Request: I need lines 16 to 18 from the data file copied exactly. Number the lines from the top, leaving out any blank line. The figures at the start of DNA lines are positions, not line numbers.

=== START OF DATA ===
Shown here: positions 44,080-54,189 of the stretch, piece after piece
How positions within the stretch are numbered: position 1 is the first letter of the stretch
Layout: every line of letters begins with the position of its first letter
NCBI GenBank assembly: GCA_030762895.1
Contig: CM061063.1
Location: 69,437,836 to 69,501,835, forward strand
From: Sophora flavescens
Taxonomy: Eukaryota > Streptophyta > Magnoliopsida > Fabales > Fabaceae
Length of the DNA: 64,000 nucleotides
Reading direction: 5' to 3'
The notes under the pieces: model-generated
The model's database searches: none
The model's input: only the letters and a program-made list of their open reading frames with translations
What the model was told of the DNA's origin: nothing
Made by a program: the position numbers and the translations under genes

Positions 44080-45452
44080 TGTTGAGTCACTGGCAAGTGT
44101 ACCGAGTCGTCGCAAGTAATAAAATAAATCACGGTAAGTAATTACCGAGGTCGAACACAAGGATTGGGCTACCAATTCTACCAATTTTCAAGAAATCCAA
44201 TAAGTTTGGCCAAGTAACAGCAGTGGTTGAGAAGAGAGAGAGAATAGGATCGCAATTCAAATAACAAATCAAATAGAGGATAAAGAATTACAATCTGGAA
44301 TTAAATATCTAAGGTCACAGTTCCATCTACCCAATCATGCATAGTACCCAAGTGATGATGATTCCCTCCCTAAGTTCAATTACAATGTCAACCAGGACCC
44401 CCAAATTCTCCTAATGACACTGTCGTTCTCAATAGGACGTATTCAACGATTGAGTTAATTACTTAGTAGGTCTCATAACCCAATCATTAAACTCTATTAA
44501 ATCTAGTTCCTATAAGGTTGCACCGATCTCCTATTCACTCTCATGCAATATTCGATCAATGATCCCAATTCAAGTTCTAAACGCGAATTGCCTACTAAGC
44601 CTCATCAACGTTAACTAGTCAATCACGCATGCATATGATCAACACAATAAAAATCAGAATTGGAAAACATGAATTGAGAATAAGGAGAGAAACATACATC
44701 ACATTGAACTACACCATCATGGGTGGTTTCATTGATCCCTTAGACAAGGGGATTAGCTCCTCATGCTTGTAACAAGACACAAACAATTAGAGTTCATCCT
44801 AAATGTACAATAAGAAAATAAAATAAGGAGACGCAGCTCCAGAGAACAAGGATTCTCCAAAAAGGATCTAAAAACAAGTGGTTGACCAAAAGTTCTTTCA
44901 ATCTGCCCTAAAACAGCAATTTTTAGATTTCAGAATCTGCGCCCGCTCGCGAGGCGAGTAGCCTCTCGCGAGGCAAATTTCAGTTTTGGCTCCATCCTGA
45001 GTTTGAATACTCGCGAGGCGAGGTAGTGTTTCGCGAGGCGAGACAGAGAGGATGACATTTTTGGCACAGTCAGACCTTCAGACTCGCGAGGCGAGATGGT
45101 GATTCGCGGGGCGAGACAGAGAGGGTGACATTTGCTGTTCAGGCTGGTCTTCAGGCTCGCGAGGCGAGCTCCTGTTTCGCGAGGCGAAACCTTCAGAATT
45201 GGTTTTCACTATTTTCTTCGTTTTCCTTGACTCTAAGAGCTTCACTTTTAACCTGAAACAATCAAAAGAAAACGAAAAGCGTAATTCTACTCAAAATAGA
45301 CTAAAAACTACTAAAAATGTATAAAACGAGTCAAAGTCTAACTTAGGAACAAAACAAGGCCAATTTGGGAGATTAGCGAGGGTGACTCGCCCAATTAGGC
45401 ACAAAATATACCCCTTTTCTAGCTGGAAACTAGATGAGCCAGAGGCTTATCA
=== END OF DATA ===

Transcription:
Positions 44080-45452
44080 TGTTGAGTCACTGGCAAGTGT
44101 ACCGAGTCGTCGCAAGTAATAAAATAAATCACGGTAAGTAATTACCGAGGTCGAACACAAGGATTGGGCTACCAATTCTACCAATTTTCAAGAAATCCAA